Theresa Kishkan is the author of thirteen books of poetry, fiction, and creative non-fiction. She has been a finalist for the Hubert Evans Non-Fiction Prize and the Ethel Wilson Fiction Prize and won the Edna Staebler Personal Essay Prize.

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Ice Ghosts: The Epic Hunt for the Lost Franklin Expedition
by Paul Watson
Publisher: McClelland & Stewart

In a masterful work of history and contemporary reporting, journalist Paul Watson tells the full story of the Franklin Expedition: Sir John Franklin and his crew setting off from England in search of the fabled Northwest Passage; the hazards they encountered and the reasons they were forced to abandon ship after getting stuck in the ice hundreds of miles from the nearest outpost of Western civilization; and the dozens of search expeditions over more than 160 years, which collectively have been called “the most extensive, expensive, perverse, and ill-starred . . . manhunt in history.”

Paul Watson earned three National Newspaper Awards for foreign reporting and photography, the 1994 Pulitzer Prize for Spot News Photography, and the 2006 Hal Boyle Award from the Overseas Press Club of America.

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The Reconciliation Manifesto: Recovering the Land, Rebuilding the Economy
by Arthur Manuel and Grand Chief Ronald Derrickson
Publisher: James Lorimer and Company Ltd., Publishers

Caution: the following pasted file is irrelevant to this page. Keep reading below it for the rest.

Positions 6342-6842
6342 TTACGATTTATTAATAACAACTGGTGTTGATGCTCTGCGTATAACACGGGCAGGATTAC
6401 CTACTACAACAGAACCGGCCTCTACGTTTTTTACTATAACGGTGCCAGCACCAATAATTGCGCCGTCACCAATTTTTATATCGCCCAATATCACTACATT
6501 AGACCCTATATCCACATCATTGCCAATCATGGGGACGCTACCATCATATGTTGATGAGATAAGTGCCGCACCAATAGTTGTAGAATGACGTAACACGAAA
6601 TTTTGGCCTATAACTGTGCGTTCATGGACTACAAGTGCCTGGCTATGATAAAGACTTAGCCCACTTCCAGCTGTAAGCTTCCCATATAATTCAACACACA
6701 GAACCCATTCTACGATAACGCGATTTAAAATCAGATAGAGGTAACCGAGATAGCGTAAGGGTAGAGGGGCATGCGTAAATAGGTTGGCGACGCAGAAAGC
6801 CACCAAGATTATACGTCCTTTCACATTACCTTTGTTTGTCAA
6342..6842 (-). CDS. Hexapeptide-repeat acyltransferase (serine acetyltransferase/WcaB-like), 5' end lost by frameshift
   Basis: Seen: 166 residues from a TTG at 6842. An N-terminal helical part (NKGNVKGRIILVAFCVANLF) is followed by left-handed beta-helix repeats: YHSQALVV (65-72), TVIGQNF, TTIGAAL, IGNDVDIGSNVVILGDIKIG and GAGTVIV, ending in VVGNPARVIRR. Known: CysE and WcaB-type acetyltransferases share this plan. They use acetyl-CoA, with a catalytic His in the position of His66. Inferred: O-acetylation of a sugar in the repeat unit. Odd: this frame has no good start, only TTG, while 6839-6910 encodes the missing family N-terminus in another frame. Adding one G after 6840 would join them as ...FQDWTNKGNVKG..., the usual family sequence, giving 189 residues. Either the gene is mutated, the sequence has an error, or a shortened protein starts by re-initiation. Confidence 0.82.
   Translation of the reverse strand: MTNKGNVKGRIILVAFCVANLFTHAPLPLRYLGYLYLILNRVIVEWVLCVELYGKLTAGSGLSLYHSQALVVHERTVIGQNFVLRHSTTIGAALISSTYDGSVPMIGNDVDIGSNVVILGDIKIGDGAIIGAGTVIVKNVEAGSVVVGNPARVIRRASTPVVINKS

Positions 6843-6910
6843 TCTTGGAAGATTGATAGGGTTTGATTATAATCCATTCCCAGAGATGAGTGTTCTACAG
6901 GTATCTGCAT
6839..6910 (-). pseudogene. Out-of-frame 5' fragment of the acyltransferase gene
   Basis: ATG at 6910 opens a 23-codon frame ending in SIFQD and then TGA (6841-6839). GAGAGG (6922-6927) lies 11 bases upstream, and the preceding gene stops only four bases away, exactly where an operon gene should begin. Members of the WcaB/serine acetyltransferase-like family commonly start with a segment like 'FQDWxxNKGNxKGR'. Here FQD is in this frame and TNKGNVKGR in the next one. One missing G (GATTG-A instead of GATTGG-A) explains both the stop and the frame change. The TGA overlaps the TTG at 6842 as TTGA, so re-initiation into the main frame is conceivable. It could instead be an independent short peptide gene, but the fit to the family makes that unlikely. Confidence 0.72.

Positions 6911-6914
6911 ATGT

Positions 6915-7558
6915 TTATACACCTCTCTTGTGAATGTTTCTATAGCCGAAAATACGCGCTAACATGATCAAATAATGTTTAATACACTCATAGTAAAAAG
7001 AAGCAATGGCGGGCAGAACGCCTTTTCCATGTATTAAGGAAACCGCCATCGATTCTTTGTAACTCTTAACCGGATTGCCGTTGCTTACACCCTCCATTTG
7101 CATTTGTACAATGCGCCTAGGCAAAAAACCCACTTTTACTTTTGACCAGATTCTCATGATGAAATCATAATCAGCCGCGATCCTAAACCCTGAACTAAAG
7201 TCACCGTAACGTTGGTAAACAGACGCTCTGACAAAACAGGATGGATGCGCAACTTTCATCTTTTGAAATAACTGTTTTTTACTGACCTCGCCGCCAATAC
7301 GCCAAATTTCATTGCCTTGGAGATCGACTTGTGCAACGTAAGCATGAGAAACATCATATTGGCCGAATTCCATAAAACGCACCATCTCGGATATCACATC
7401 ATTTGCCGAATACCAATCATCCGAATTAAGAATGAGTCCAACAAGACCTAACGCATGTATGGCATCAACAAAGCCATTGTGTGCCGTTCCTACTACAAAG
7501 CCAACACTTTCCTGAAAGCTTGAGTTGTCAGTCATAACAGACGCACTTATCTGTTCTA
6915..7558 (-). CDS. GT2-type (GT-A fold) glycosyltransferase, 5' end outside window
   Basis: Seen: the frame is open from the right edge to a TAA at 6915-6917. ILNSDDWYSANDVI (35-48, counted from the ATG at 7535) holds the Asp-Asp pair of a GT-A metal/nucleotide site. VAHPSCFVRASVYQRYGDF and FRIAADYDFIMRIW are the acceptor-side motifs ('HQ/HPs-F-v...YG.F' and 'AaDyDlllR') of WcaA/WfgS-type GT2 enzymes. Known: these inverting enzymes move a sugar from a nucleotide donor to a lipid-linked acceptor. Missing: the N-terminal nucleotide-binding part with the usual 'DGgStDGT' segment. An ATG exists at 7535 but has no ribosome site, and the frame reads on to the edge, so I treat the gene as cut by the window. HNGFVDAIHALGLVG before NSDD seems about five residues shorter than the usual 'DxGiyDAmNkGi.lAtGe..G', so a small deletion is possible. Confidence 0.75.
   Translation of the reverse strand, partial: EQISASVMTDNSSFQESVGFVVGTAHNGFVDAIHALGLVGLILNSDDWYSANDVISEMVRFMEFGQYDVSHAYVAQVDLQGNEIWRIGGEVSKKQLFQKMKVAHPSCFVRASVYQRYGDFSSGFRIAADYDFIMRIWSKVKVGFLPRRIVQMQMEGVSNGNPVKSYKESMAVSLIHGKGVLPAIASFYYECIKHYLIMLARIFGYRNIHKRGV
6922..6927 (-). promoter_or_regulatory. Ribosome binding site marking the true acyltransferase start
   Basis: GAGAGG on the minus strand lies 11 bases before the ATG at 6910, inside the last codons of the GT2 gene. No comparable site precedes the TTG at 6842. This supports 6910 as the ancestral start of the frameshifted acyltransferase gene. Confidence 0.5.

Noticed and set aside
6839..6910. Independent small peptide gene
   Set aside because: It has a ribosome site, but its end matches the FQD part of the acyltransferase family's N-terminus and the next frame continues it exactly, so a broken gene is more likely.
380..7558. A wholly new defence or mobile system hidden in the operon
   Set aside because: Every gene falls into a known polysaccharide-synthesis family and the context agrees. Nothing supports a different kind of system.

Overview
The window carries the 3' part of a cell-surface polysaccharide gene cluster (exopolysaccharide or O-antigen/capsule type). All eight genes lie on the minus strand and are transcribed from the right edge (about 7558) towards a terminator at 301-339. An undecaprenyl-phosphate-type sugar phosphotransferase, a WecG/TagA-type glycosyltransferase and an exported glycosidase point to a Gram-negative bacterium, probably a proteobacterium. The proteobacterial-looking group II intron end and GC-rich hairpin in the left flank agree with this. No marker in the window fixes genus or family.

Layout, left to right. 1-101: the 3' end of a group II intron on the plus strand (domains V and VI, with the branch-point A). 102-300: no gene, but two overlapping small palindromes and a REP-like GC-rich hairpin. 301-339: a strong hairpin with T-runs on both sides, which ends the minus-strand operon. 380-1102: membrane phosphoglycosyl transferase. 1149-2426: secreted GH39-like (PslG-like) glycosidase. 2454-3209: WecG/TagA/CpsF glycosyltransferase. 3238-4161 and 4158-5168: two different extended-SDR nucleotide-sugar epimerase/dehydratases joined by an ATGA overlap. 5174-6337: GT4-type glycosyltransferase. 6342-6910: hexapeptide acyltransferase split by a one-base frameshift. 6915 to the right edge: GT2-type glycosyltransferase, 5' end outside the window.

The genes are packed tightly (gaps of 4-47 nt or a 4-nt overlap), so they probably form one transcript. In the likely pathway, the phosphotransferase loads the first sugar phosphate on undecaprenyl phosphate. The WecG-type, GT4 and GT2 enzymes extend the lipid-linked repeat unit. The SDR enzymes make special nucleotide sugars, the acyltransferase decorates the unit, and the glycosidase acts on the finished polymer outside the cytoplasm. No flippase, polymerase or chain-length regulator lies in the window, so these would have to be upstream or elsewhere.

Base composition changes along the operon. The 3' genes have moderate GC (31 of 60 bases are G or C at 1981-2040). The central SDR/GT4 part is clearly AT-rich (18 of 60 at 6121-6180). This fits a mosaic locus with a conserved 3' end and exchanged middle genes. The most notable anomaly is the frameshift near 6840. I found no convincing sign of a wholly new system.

Manuel and Derrickson offer an illuminating vision of what Canada and Canadians need for true reconciliation. They show how governments are attempting to reconcile with Indigenous Peoples without touching the basic colonial structures that dominate and distort the relationship. They review the current state of land claims, tackle the persistence of racism among non-Indigenous people and institutions, celebrate Indigenous Rights Movements while decrying the role of government-funded organizations like the Assembly of First Nations, and document the federal government’s disregard for the substance of the United Nations Declaration on the Rights of Indigenous Peoples while claiming to implement it. These circumstances amount to what they see as a false reconciliation between Indigenous and non-Indigenous Canadians.

Arthur Manuel was a widely respected Indigenous leader and activist from the Secwépemc Nation. He was known internationally, having advocated for Indigenous rights and struggles at the United Nations, The Hague, and the World Trade Organization.

Grand Chief Ronald Derrickson served as Chief of the Westbank First Nation from 1976 to 1986 and from 1998 to 2000. He was made Grand Chief by the Union of BC Indian Chiefs in 2012.

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The Sacred Herb / The Devil’s Weed
by Andrew Struthers
Publisher: New Star Books

The Sacred Herb / The Devil’s Weed is informative and even enlightening, but above all, it’s a hilarious look at a humble plant that has entertained, inspired, and occasionally terrified so many for so long. One side of this double paperback answers all your questions about the world’s most misunderstood plant, from how “the bikers of the Stone Age” spread it across Europe to why it makes music sound better. The other side is a non-stop trip as Struthers weaves together true stories, collected from 100 friends, of marijuana-inspired misadventures.

Andrew Struthers is the author of Around the World on Minimum Wage (2014), The Last Voyage of the Loch Ryan (2004), and The Green Shadow (1995). His films include The Magic Salmon, TigerBomb: A Symphony in Dynamite, and Spiders on Drugs.